Yay, it's May, which brings Mother's Day. A Hallmark day I need to give up on. We don't do Mother's Day well at my house-that flowery, sentimental day wilts in my hardware-store world.
I used to think it's the boy thing. All boys here: no one to shoulder the holiday, to organize the 7 a.m. breakfast-in-bed-thing that I championed so well as the middle child and only girl growing up. I go to 7 a.m. hockey games for my boys on Mother's Day. I remember one where we mothers all watched our boys check the heck out of each other as if it was a Saturday night fight. My son's teammate scored a goal and the boy's mom screamed with delight, "He said he'd score for me today for Mother's Day!"
"Is it Mother's Day?" I asked.
The skater gave his mom the puck outside the locker room after the game. It was a Kodak moment.
My problem is that I am always in charge. I see this. I need to change. I'm tough, I'm organized. I tell them all what to do. But in truth, I do everything. I'm the only one who knows what's going on. I've made damn sure of that.
My Irish mother, who would still make hot breakfast for my 50-year-old brothers if she were alive, professionally trained me. I was trained to take the broken piece of pie, to pick up dirty laundry off the floor and complain about it while I'm doing it. Trained to cry instead of yell. Guilt is a jackhammer. Yet I was also trained to take the blame.
I've diagnosed myself with a sort of chronic motherhood coma. A state of doing, doing, doing … nagging, nagging, nagging … and not feeling, feeling, feeling...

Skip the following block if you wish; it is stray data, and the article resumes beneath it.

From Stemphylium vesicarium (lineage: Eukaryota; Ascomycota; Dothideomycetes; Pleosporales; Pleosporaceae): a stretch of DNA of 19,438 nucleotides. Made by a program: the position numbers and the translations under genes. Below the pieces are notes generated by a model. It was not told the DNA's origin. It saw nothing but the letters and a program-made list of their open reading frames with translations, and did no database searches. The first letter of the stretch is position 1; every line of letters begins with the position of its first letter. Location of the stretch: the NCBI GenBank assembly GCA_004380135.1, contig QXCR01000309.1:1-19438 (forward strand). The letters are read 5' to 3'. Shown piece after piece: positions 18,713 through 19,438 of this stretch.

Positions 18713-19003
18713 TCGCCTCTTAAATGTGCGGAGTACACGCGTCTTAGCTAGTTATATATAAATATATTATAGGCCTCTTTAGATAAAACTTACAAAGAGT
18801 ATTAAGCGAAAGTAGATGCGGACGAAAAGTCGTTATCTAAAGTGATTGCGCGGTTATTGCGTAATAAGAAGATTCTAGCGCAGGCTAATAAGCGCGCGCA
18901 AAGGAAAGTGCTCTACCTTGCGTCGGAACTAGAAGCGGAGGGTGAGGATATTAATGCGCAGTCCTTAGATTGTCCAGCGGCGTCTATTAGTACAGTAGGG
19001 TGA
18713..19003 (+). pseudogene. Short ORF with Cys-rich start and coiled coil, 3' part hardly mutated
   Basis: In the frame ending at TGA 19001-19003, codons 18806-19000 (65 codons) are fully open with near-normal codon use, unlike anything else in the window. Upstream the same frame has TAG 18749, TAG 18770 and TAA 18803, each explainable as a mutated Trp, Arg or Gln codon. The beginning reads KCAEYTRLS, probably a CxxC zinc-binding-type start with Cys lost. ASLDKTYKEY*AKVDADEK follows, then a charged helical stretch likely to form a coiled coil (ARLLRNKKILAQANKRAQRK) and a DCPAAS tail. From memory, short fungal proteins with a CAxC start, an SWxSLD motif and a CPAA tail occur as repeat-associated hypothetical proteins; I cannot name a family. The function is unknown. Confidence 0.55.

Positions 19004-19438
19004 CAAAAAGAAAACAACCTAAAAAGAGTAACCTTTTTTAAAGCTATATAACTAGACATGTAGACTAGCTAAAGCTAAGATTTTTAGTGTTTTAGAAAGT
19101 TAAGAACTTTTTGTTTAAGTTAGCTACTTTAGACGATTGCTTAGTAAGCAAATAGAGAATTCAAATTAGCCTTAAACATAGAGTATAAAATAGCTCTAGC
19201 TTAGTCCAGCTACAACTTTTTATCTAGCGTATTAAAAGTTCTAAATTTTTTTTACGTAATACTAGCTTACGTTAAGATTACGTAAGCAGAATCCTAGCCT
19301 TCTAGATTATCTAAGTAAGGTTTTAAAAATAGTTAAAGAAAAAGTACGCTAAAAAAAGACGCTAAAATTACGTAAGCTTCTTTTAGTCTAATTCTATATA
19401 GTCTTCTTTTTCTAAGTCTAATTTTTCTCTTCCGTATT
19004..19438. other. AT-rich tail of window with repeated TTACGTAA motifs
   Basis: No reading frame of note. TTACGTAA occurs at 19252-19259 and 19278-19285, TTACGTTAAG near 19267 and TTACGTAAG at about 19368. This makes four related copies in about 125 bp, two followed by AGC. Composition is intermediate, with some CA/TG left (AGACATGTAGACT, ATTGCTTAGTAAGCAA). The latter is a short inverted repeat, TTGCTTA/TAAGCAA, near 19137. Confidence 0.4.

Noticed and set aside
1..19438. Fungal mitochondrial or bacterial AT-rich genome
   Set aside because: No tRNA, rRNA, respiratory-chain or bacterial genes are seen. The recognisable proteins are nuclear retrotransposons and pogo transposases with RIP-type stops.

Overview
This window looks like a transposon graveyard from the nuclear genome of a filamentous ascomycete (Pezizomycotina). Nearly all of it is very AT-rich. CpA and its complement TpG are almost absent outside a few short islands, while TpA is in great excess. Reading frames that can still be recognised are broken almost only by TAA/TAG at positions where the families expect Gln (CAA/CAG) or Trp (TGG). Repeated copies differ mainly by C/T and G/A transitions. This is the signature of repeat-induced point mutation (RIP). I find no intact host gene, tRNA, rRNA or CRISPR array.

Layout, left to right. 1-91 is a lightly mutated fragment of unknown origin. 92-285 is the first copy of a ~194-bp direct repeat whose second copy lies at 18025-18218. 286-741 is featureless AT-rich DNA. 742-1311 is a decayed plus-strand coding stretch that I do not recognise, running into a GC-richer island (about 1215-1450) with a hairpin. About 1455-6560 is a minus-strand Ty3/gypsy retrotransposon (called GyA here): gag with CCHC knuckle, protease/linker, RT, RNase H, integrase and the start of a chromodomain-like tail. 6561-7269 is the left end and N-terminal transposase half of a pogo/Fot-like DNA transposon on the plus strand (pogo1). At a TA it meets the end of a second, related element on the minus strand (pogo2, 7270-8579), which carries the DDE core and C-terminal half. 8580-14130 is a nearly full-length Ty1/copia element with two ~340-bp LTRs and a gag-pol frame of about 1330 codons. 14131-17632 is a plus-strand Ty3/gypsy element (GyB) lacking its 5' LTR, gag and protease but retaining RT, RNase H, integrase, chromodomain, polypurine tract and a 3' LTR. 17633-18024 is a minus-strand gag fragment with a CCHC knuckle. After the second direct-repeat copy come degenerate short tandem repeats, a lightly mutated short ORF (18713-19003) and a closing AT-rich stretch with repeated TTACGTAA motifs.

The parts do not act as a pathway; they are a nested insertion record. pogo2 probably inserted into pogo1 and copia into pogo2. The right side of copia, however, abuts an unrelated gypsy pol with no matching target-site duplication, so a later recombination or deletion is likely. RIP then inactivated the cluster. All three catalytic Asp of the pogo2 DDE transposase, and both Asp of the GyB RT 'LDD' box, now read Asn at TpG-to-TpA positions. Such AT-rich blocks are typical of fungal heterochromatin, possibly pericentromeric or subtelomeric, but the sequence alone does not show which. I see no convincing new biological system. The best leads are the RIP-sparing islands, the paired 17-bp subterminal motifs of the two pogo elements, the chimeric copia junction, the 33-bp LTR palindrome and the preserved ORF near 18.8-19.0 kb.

I have been satisfied, Mother's Days past, when I had a child throwing up on me. Good ones also included a visit to the emergency room with a screaming, ear-infected toddler. These were wonderful Mother's Days because on Monday, when other moms flashed new jewelry or watered their pretty flowers or described the half-cooked pancakes in bed, I'd explain that my plans had been ruined by a sick child. Then I'd get the attention and sympathy I needed.
I need to check in with my Buddhist friend because if the reincarnation thing is true, I need to know exactly what state I am in. Certainly, this is not near Nirvana.
So this year is going to be different. I am shedding skin like Greenie the lizard, the boy "pet" for whom I routinely pick up live crickets and mealworms. I bought some pink geraniums to pot. I have gently told the boys every day this week: "SUNDAY IS MOTHER'S DAY. GET A CARD BEFORE SUNDAY MORNING. GET A RIDE TO HOCKEY."
I will be busy in the backyard planting.
Maggie Stewart is the mom of three boys and a freelance writer living in Lake Forest.